COLUMBUS (WCMH) — Gov. Mike DeWine did not rule out possibly enacting more health orders after expressing concern Friday afternoon that the rate of infection in the coronavirus pandemic in Ohio continues to rise without reaching a plateau or showing signs of decline.
“We’re going to have to do more,” DeWine said. “We don’t have any choice.”
DeWine’s comments came after he laid out plans for distributing the initial shipments of COVID-19 vaccine starting later this month. But it will still be several months until enough people in the state have been vaccinated for the rates of infection to come down.
In November, DeWine enacted a statewide 10 p.m. curfew and began enforcing mask-weaking at retail establishments. Although he said those actions have helped, they have not done enough to slow the spread of the virus. Private gatherings where people do not wear masks or maintain social distance have been concerning, especially after Thanksgiving, where a spike of cases may yet come over the next few days.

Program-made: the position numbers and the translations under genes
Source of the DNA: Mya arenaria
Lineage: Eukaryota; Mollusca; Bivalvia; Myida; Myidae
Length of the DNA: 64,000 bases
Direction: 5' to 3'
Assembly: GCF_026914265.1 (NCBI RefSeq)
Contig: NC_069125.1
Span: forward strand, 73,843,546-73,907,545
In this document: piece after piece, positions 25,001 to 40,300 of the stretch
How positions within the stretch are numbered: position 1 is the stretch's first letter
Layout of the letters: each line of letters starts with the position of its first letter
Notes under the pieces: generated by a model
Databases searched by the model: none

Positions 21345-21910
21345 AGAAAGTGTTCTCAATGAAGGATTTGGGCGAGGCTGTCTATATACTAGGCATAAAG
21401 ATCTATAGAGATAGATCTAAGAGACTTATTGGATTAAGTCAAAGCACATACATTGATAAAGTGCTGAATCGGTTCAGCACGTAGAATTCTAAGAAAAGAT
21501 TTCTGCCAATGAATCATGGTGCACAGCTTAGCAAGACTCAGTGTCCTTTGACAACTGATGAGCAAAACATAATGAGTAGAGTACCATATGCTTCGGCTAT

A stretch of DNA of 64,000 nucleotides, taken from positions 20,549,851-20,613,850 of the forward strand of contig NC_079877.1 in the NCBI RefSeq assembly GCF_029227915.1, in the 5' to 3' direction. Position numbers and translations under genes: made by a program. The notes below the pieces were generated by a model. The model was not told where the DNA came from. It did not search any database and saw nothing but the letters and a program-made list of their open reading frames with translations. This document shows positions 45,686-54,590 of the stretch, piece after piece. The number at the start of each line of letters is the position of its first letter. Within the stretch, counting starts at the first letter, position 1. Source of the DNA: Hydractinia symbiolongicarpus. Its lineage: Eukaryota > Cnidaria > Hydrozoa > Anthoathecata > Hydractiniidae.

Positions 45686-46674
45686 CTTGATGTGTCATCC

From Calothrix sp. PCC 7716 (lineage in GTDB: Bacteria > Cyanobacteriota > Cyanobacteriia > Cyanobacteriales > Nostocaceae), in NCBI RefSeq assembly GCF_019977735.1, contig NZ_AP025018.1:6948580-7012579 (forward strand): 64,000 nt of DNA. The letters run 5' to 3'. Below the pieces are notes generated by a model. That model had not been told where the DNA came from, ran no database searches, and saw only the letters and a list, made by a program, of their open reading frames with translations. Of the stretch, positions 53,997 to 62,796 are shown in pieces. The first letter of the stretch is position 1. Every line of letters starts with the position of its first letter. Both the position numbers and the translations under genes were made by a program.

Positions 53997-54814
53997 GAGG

“We are in a very, very tenuous, dangerous situation,” he said. “What I think everybody should be able to agree on is that we cannot let our hospitals get to the point where health care is dramatically threatened.”
DeWine did not say what may come next but that he is consulting with infectious disease specialists and other experts and that he is working on reaching out to legislative leaders.
There has been pushback to DeWine’s health orders from the statehouse, including articles of impeachment that were filed on Monday. And DeWine vetoed a bill on Thursday that would limit the health director’s ability to issue orders.
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